By Richard Coulson
In the first year of his FNM administration, Prime Minister Dr Hubert Minnis has been slow off the ground in announcing new business ventures. Of course, it’s not the function of Government to create commercial entities, but rather to set a business-friendly environment that will attract private sector applicants, select the most promising and then support them without bureaucratic red-tape.
Dr Minnis was initially held back by the legacy of the PLP leadership, whose inefficiency and lethargy, periodic corruption and general resistance to modern business principles drove away many investors, both foreign and domestic. Their devotion to statist control has long blocked the privatisation of obvious candidates BahamasAir and ZNS.
In the last few months, a welcome new breath is noticeable. The choice of Grand Bahama for a substantial subsidiary by hi-tech consultancy firm GIBC Digital is just the sort of news to revitalise that suffering island. Approval of the Emera electric power take-over showed another vote of confidence, as have the announced expansion plans in Freeport’s industrial sector, from Pharmachem to the Grand Bahama Shipyard. When the long-negotiated sale of Grand Lucaya hotel is finally consummated, Grand Bahama will be well on the way to recovery, with kudos to be shared by Government and the Port Authority - historical antagonists.
In Nassau, the new broom has swept out deadwood left by the PLP. The disastrous contract for US company Power Secure to run our public electricity system was quickly cancelled and replaced by a Bahamian management structure.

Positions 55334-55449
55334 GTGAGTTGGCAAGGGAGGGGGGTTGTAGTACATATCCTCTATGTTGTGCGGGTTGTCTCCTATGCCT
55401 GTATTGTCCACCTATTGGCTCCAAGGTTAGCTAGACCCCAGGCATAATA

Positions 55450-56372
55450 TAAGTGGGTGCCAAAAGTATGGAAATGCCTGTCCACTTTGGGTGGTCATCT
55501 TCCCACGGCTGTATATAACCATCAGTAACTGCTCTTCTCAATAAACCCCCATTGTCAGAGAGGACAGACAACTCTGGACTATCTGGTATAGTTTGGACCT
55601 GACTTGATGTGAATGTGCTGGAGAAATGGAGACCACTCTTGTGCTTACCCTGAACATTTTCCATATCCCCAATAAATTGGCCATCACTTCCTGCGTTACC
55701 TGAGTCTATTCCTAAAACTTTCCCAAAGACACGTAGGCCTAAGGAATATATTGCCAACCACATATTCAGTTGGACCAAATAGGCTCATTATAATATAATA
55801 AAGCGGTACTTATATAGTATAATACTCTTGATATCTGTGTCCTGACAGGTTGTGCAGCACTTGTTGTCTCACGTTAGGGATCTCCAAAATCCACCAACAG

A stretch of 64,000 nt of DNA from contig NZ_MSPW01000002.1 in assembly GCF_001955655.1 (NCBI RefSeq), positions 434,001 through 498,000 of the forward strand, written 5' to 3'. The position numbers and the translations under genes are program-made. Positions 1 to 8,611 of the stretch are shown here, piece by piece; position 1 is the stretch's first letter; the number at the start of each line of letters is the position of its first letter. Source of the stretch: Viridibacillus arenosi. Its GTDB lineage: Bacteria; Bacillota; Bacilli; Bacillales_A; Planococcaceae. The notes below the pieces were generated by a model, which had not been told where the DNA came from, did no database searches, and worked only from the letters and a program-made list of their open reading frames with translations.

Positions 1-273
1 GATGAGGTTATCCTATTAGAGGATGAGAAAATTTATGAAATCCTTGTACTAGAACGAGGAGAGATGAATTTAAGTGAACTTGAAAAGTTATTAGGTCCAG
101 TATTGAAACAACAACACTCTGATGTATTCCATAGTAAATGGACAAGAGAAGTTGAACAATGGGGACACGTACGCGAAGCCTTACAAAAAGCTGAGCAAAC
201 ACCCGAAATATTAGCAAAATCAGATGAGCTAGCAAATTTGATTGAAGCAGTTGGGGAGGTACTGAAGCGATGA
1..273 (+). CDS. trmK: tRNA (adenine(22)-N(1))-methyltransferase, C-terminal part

More recently, the tough decision, long-hanging fire, was made to import LNG as the principal fuel supply, a carbon derivative but a great improvement over the present seeping liquids.
The eternally vexing problem of the smoking and air-polluting landfill could not be solved by the PLP’s lap-dog company and will soon be assigned to a new candidate chosen by professionally managed competitive bidding.
The exciting news that Bahamas Petroleum Company (BPC) has found a major oil company to consider partnership in exploration leading to actual production could revolutionise our economic development, a high tide lifting all boats—provided the potential wealth is invested wisely, as in Norway, and not channeled to a crony group as in certain African nations. Government should allow BPC’s negotiations to proceed under careful regulation, without obstruction by strident arguments from well-meaning but misguided environmental extremists.
Unfortunately Dr Minnis’ image for experienced business judgment was tarnished by the highly visible Oban refinery project.
Although the venture may eventually prove feasible, his own inept and impetuous “missteps” have prejudiced its acceptability in the public eye, as questions still arise about legal approval, environmental impact and financial benefit to the country.
Dr Minnis could squelch these questions with a clear response, while also tackling other matters that have a direct effect on business: turtle-slow mail delivery and frustrating delays in building permits, tax certificates, immigration papers, and passport issuance - all the tedious stuff that fails to energise our civil servants but is essential in a modern economy.